No. of Recommendations: 7
that's truly bizarre .. in five years, prices went Down?

one possibility ... Providers charge private ins. a slightly inflated number, not knowing what they'll get. But charge Medicare what they know they will get.

You got it. But it's mostly the ancillary charges that are grossly over-billed. I'm convinced that's the answer because those providers try to make up the losses they sustain from the indigent and uninsureds who will never pay their bills.

The saddest victims are those who are uninsured or under-insured who *do* attempt to pay these medical bills, putting their families in financial jeopardy while enduring the stress of predatory collection agencies and risking bankruptcy to do so.

The downside of that could be the Providers aren't getting enough from Medicare ...

I've been studying these bills more carefully since we began this conversation. DH's surgeon (a leading orthopod in this area and in great demand) billed exactly the same amount as Medicare approved for the actual surgery plus each office visit pre- and post-surgery. Those amounts aren't all that different from what he was paid 5 years ago by our private ins.

The big difference was in what the hospital and the labs were billing.
One that stood out was a $1250 charge for something I can't identify, but whatever it was, Medicare paid $238. My first thought was, "oh, they got screwed out of a thousand dollars for that procedure". My second thought was that, a private ins co may have paid $900 - thus paying for four indigent patients who got it for free.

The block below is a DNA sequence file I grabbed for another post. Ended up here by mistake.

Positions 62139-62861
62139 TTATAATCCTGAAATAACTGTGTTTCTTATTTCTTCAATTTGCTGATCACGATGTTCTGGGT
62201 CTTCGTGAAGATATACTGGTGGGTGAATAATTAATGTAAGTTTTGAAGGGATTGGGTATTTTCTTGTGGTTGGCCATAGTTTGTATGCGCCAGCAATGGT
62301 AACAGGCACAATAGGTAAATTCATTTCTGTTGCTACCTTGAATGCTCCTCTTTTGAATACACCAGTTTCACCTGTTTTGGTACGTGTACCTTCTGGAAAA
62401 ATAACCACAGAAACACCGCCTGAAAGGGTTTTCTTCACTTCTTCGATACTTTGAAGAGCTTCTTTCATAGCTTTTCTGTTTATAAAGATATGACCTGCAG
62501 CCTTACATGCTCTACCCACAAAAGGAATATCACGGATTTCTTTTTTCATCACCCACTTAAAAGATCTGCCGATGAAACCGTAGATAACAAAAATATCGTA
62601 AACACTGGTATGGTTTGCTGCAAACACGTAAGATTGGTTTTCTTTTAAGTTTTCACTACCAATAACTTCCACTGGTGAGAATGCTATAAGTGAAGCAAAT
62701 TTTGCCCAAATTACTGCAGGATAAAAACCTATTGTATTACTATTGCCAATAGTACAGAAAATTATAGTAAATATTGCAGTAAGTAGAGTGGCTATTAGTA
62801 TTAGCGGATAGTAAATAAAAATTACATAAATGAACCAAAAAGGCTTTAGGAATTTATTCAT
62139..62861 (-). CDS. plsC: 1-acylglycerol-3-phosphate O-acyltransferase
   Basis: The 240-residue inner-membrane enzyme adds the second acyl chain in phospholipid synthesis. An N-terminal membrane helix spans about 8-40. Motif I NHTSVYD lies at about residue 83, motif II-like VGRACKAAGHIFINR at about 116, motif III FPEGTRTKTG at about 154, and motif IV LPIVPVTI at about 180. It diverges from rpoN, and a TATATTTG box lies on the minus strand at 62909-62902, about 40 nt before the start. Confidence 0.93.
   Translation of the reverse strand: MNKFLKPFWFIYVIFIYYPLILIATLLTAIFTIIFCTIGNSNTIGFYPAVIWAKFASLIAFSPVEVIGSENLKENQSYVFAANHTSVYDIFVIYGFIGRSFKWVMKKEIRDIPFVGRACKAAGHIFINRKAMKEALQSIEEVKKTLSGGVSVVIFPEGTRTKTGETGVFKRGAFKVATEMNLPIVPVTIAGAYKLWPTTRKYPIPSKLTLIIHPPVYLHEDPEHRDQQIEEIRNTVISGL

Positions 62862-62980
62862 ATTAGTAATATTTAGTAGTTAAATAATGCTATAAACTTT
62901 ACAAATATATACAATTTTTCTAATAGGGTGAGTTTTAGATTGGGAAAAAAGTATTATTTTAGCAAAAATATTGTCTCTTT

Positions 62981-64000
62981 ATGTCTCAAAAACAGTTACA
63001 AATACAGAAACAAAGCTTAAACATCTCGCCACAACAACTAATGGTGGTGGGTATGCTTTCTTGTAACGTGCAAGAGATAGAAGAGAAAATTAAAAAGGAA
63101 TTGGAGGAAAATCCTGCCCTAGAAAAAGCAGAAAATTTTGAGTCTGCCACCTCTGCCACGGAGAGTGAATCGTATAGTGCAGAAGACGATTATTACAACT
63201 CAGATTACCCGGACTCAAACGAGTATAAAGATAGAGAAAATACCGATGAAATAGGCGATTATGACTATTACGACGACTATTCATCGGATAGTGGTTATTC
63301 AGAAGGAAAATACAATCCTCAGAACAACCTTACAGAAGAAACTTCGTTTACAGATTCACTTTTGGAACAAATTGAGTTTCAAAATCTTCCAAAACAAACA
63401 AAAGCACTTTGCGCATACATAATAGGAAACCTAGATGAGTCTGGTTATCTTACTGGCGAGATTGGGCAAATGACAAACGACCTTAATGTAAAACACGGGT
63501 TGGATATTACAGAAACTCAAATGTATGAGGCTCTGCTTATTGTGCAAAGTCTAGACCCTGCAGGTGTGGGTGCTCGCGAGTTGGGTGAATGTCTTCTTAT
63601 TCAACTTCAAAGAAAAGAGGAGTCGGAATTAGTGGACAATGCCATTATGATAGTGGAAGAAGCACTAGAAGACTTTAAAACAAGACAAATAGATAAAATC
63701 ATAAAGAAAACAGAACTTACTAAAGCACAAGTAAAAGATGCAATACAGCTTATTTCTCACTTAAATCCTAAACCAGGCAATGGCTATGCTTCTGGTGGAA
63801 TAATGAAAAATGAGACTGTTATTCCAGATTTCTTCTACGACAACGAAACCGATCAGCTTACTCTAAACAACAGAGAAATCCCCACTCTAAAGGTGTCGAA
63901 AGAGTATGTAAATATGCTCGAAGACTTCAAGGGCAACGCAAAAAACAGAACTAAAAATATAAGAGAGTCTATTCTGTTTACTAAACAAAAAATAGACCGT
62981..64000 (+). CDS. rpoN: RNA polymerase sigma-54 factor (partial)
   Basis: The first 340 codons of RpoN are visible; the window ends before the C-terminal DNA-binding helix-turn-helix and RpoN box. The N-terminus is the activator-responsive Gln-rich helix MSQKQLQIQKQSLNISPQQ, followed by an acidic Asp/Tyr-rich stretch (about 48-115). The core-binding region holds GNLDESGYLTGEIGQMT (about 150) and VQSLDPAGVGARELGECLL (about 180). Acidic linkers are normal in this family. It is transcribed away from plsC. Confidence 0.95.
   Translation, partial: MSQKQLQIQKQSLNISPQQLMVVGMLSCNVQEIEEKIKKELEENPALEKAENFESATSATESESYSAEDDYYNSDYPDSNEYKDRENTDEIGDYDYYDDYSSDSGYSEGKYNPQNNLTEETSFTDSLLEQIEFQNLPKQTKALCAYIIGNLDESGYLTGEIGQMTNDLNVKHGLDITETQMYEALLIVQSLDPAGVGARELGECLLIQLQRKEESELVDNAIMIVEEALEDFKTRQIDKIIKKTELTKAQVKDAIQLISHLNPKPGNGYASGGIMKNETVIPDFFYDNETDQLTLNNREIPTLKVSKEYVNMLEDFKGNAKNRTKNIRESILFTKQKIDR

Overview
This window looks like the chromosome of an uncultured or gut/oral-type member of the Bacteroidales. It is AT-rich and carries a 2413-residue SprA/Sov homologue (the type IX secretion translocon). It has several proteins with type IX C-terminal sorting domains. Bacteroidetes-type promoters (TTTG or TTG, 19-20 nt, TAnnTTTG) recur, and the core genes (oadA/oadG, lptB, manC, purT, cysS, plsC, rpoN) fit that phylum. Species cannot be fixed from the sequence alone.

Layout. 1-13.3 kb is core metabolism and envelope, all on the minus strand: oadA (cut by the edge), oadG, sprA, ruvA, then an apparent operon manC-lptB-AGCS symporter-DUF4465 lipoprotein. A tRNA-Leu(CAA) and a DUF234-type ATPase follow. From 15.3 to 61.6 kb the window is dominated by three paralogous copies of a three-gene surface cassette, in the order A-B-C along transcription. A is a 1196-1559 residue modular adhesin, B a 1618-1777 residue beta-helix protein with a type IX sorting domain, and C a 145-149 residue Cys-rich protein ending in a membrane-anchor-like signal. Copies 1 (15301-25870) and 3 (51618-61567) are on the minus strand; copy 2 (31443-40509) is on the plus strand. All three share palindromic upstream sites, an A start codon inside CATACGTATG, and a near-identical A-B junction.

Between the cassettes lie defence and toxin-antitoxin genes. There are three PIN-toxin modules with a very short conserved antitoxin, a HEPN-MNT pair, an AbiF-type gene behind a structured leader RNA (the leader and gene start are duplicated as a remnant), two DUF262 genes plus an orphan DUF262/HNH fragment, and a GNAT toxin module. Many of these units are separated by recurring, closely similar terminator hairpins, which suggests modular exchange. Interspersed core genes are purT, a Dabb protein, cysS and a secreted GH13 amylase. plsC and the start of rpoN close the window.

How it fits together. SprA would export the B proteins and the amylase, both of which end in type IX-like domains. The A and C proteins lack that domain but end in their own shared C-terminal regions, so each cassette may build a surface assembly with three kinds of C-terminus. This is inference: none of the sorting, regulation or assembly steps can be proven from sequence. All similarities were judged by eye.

The sad result is that the insured person would get charged the $350 difference between that $1250 and the $900 -- and the uninsured person would have been dunned mercilessly for the whole $1250.

How much better would it be if every person was covered for the $238 under a national health care system?
Anyone who thinks we aren't *already* paying for poor people's health care, is kidding themselves.

but no telling --my Drs are happy with Medicare, so i guess they're doing alright

Yes, I think most doctors are happy with Medicare. They get their money quickly, they don't have to dedicate a staff member to deal with the paperwork or spend their own valuable time on the phone haggling with some clerk over why a heart monitor was ordered for a hip operation.

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